Friday, October 29, 2010

Part 5 of St Louis folklore and ghosts from the research of Devil At The Confluence.

In the book Devil At The Confluence, the stories behind the songs from St Louis are revealed. But not all stories had surviving songs for them and so for this week of Halloween there will be stories from the leftover research of the book. 

The Ghost Of The St Louis Blues.

Jennie Sims lived at the first house on Linden Street at Twelfth, now Tucker Blvd. Her boyfriend was Alec Roal.  On Thanksgiving night 1895, She and Alec had a quarrel and with the butcher knife used on the evening's turkey, Alec slaughtered Jennie inflicting wounds numbering more than a dozen. The following is most of the legible part of the newspaper story from the nights following the murder.

A terrifying tale.

Twelfth and Linden will soon be a neighborhood that would meet the views of the most drastic of Connecticut reformers, for everybody with anything on his or her conscience, from craps to murder, is packing up to go away. Of course, it needs a ghost to get it right, and the ghost walks at 1201 Linden Street. This ghost is as discreet in death as she was indiscreet life, for she is scattered all over the place, and turns up in parts and sections here and there when folks least expect manifestations. Some of her has been seen in one place and other parts of her in others until she pervades society like measels. "She" is that poor girl, Jennie Sims, who was so cruelly murdered on the night following Thanksgiving Day by Alec Roal, now in the City jail, a candidate for the gallows. The focus about which the haunts seems to cluster is the house on Linden where the girl was butchered by the brute in the gray of that recent November morning. But Jennie defies all the rules laid down by the Society for Psychical Research in its book of etiquette for ghosts for she pulls off an appearance in two or three places simultaneously instead of haunting the one spot where she was done to death.
The witnesses are neither credible nor creditable, but they are, most of them, thinking very seriously of joining the church, as soon as the water is warm enough, and leading different lives.  
It began with Pearl Wilbur who lives in a court behind Linden Street in a house that never should have been allowed outside of a novel by Dickens. It is a cluster of moldy stairways, creaky passages and dank cupboards. Pearl woke up the night after the Sims girl was murdered and saw lying on the floor of her room a bleeding leg. The blood kept pouring out of the severed limb until it seeped underneath a doorway and began to drip, drip down the stairs. She could hear each drop falling on each step and gathering into a pool until it reached a point where it could break bounds into the next fall. It was a leg cut off just above the knee and it had a woman's shoe and long stocking on it, so that Pearl knew it was Jennie's, who was even then lying dead in the corner house.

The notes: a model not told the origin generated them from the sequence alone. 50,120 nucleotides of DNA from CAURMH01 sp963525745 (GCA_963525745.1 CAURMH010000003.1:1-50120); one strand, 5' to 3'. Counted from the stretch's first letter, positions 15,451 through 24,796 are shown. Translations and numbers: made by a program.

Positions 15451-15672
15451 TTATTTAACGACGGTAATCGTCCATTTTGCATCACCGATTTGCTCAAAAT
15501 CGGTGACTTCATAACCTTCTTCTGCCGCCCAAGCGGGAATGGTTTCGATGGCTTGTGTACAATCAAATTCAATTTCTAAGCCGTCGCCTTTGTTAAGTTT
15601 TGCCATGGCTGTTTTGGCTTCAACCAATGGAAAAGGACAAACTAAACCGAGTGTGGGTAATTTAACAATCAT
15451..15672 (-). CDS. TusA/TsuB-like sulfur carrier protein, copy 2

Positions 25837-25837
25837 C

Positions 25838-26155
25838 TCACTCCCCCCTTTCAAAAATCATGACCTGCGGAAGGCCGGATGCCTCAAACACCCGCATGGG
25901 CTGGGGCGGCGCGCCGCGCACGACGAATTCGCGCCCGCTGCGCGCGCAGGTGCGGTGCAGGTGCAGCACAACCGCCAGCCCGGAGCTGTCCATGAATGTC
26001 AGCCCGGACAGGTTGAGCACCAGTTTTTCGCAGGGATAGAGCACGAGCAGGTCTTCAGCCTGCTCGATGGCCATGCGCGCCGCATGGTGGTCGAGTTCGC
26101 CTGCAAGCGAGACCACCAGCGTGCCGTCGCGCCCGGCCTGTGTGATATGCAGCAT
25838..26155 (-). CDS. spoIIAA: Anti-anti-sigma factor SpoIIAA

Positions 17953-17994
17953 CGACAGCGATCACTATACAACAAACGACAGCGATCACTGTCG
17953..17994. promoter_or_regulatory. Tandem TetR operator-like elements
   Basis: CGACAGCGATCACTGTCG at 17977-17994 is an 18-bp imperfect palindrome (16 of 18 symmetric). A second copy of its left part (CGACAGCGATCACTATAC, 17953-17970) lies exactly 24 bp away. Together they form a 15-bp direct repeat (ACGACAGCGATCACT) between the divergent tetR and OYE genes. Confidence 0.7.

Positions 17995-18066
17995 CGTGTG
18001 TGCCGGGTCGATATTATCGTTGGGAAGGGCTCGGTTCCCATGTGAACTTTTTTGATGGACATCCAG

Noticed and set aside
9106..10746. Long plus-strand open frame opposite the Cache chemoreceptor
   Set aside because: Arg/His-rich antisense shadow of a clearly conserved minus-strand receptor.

Pearl's experience narrated to sundry friends the next morning prepared everybody for further manifestations that next night, and it does not take much stage-setting or costly properties to get phantoms to go abroad in a community like this.
Mrs Bentley, who lives over the grocery store on Gay Street near Fourteenth, had been sitting up waiting for her son who was due home Saturday night and she went to sleep in her chair. It was about ten minutes past two when there was a thumping at the door that startled her and a human head came rolling and bouncing into the apartment without anybody with it, only just a torn and bleeding neck and throat. The head kept on rolling and rolling till it got by the corner of the room and round to the dresser, and it rolled up the side of the dresser, in defiance of all known laws of gravity, until it reached the shelf, where it rolled all over the supper that Mrs Bentley was saving for her son and began to bleed all over the food. Then Mrs Bentley fainted right there and when she came to they were throwing water in her face and asking her whatever was the matter - and there wasn't a sign of the head or the blood to be seen anywhere - and the provisions seemed unhurt, although she would not let her boy eat them, no, not for a thousand dollars.

Mrs. Cane, a very practical woman residing a city block to the west, was awoken late one night by Jennie's form. In exasperation Mrs. Cane said to the spirit: "God's sake Jennie, what you want to be walkin' way up here on Thirteenth street for? If you has to haunt something, whyn't you haunt the place you was killed at?"

Devil At The Confluence is available at The Archive on Cherokee Street.

1 comment:

  1. This one is priceless Kevin. Thanks for spreading the spirit of All Saints Eve.............